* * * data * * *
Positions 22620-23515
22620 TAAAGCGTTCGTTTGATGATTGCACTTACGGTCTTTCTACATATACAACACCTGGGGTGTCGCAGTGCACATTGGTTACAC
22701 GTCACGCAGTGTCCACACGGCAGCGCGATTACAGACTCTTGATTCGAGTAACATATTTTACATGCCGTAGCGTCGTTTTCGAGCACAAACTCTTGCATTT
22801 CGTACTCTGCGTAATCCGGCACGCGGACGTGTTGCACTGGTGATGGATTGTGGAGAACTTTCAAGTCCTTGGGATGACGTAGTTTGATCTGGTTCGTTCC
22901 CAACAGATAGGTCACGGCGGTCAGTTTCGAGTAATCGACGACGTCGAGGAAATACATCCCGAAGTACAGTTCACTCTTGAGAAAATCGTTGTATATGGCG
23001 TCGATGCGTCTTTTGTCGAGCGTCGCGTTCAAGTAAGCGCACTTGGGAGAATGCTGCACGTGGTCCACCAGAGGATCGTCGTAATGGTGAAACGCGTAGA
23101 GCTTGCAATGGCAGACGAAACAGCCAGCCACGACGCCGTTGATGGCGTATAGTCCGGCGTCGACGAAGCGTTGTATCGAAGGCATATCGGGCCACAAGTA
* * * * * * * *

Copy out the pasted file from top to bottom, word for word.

Positions 22620-23515
22620 TAAAGCGTTCGTTTGATGATTGCACTTACGGTCTTTCTACATATACAACACCTGGGGTGTCGCAGTGCACATTGGTTACAC
22701 GTCACGCAGTGTCCACACGGCAGCGCGATTACAGACTCTTGATTCGAGTAACATATTTTACATGCCGTAGCGTCGTTTTCGAGCACAAACTCTTGCATTT
22801 CGTACTCTGCGTAATCCGGCACGCGGACGTGTTGCACTGGTGATGGATTGTGGAGAACTTTCAAGTCCTTGGGATGACGTAGTTTGATCTGGTTCGTTCC
22901 CAACAGATAGGTCACGGCGGTCAGTTTCGAGTAATCGACGACGTCGAGGAAATACATCCCGAAGTACAGTTCACTCTTGAGAAAATCGTTGTATATGGCG
23001 TCGATGCGTCTTTTGTCGAGCGTCGCGTTCAAGTAAGCGCACTTGGGAGAATGCTGCACGTGGTCCACCAGAGGATCGTCGTAATGGTGAAACGCGTAGA
23101 GCTTGCAATGGCAGACGAAACAGCCAGCCACGACGCCGTTGATGGCGTATAGTCCGGCGTCGACGAAGCGTTGTATCGAAGGCATATCGGGCCACAAGTA